Nurse with two children faces debt as immigration health surcharge nearly doubles

A migrant charity is warning thousands of people could end up in debt and facing "severe poverty" as the healthcare levy applied to migrant visas has almost doubled.

From 6 February, the Immigration Health Surcharge rises by 66% for those applying to come to the UK or extend their visas.

It means the standard rate of £625 will rise to £1,035 a year, and applicants are expected to pay upfront in conjunction with their visa fees.

A reduced rate applies to visas for students, those under 18 and young adults on youth mobility schemes, which are also set to rise from £470 to £776.

Mary, 44, who did not want to give her real name due to fear of judgement, is an assistant nurse with two young British children.

She came to the UK in 2009 from Nigeria and has to renew her limited leave to remain visa in May.

She says the increase to the immigration health surcharge is simply "unaffordable".

She will be expected to pay £2,587 to obtain access to NHS care for the duration of her visa, on top of around £1,048 in Home Office fees for processing her visa application.

'I have to go into debt'

"I cannot afford it. It's going to be stressful, the fear of how to get the money is my problem now and I won't be able to satisfy my children's needs," says Mary.

She says due to the cost of living crisis, she may have to sacrifice her children's basic needs like gas and electricity, so she can pay the fees.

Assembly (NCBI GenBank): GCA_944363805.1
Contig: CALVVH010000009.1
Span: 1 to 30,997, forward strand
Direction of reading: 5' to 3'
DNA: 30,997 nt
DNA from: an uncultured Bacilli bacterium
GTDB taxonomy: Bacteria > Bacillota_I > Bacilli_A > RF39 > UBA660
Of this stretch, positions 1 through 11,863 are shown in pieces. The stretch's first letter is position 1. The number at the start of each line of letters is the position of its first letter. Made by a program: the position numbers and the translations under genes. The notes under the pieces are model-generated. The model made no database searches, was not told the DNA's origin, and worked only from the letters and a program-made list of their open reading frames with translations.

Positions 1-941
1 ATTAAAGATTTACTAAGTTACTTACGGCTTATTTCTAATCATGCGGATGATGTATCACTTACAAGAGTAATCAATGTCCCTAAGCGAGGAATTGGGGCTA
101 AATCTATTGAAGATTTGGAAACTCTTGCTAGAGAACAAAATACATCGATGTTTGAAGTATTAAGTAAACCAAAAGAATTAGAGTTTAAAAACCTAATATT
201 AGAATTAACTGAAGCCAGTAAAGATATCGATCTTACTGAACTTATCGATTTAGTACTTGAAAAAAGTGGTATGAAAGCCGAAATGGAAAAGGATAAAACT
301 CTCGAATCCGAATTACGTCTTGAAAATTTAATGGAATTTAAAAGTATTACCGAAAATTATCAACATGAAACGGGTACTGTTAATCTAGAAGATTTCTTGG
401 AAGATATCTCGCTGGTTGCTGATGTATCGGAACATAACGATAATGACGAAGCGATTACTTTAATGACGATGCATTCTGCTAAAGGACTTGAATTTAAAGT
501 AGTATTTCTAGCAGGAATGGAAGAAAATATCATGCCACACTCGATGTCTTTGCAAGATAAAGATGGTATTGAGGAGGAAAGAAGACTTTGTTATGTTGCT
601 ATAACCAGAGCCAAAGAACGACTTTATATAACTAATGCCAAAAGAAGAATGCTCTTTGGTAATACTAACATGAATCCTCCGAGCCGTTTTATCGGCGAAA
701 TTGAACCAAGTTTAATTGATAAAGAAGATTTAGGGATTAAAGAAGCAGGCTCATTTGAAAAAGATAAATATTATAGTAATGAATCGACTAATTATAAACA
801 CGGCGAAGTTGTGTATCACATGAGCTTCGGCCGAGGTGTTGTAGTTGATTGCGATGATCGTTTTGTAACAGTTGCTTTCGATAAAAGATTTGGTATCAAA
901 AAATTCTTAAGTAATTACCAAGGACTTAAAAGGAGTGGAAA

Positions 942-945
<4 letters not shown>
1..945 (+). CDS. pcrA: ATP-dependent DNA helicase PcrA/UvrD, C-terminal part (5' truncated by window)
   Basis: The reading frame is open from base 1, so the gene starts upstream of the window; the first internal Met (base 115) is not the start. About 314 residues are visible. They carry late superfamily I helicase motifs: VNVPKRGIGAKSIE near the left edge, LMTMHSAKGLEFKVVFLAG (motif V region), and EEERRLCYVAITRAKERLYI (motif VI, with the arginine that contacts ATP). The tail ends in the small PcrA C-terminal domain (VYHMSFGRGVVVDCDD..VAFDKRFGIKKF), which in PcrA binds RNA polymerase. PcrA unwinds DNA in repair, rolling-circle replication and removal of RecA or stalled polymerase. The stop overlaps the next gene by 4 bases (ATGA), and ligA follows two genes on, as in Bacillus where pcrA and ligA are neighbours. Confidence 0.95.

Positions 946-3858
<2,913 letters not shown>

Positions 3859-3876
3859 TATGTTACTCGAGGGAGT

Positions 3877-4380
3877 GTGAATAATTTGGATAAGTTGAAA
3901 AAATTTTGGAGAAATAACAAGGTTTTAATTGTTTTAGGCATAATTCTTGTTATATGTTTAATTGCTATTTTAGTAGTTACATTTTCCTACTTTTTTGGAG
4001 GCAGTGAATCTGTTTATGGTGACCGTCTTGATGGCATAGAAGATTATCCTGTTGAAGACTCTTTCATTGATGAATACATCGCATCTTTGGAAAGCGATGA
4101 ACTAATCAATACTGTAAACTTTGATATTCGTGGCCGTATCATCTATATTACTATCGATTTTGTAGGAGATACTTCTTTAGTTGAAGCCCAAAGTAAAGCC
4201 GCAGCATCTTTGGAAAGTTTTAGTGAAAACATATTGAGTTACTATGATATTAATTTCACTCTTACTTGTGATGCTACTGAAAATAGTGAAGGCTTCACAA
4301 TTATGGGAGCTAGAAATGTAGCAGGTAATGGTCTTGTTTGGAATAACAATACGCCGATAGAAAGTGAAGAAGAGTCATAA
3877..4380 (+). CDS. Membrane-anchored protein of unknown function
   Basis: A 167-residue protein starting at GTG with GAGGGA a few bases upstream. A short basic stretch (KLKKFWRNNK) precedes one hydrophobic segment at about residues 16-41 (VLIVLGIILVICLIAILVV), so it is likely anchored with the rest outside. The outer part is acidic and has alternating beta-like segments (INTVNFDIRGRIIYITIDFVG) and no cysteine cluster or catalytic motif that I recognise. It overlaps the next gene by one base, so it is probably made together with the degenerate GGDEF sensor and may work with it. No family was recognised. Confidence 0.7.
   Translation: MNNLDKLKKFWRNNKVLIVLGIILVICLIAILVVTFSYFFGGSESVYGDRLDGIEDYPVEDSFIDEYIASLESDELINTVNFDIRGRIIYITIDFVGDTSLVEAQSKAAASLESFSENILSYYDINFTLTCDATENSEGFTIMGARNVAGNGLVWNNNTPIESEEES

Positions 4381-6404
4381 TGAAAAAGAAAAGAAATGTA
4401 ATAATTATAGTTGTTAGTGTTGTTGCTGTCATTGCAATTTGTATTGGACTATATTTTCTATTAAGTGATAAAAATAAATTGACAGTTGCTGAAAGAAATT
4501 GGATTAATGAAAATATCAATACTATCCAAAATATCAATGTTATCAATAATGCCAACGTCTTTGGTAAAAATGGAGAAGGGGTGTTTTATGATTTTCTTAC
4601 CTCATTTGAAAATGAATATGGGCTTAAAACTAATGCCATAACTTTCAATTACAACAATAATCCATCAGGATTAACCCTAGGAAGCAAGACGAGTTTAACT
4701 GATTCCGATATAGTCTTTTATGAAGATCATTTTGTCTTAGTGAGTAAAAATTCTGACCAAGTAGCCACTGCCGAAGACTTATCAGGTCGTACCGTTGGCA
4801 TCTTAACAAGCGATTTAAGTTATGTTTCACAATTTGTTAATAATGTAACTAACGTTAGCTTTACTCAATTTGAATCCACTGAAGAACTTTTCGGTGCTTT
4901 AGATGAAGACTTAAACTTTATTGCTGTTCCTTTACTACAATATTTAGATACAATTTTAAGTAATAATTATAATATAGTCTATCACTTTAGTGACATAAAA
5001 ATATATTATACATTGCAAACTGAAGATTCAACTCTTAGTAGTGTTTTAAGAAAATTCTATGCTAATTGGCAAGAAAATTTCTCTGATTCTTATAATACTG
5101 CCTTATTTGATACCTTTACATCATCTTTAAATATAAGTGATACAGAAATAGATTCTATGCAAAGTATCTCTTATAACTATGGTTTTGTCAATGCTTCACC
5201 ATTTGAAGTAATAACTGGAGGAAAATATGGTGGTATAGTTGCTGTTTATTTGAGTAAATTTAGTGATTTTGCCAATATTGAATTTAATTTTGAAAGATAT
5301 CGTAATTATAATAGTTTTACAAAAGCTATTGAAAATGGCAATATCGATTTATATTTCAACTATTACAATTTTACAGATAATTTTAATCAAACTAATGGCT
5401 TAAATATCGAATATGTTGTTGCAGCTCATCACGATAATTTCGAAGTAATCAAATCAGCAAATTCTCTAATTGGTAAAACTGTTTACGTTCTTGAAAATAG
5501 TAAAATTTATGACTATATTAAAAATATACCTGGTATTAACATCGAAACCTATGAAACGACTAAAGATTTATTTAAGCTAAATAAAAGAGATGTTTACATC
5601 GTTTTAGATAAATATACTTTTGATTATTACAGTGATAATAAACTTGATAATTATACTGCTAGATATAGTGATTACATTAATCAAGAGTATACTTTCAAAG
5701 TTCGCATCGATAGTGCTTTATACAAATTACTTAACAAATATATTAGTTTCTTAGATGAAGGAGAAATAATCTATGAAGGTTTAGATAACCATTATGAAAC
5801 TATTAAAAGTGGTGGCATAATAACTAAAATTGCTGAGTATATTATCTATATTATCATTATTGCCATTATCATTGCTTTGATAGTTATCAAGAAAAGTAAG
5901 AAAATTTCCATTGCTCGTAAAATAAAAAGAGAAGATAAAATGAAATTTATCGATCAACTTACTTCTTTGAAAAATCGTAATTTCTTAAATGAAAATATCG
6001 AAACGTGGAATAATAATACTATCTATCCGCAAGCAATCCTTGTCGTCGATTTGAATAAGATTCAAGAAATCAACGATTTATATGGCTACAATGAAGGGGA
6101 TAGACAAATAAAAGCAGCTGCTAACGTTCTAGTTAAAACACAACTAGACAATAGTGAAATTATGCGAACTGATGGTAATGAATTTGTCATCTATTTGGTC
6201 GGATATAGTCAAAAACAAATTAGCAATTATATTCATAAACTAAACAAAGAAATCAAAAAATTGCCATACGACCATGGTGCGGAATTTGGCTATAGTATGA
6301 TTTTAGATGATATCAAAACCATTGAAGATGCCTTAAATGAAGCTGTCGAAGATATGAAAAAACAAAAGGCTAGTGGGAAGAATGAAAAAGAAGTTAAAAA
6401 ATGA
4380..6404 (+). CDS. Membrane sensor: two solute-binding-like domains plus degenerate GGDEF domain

"I have to go into debt. It's just stressful, especially when you have health challenges and you have to think about how you are going to survive with your children," she said.

There is a refund scheme in place for some applicants, which also applies to most people who work in the NHS.

There are different ways to get money back though, depending on the visa and the job. For example, those who do not have a Tier 2 general visa can only apply for a refund six months at a time.

'It's unacceptable'

As for Mary, because she is a nursing assistant on a zero-hour contract, she says she is not eligible.

Nicola Ranger, chief nurse at the Royal College of Nursing, says it is "unacceptable" that those who are qualified for the refund "will have to wait six months before being eligible" for a refund.

But she says she is also concerned about the impact it could have on migrants accessing the NHS.

"It could discourage migrant workers and their families from maintaining their visas, creating a risk that more patients are subject to the NHS charging system, and deterred from accessing the health care they need," she said.

An individual on the limited leave to remain scheme can pay on average about £4,000 every two and a half years to renew their visa, according to migrant charity Praxis, who are calling on the government to abolish the added healthcare fee.

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A spokesperson for the Home Office said that while it recognises the migrant contribution to the country, it mandates "a financial contribution from those using public services", which includes the NHS.

They added: "The new rate reflects increases in healthcare expenditure and better reflects the NHS use by migrants, who are provided with near-comprehensive access to health services in return.

"Applicants for the health and care visa, including international nurses, are exempt from the surcharge."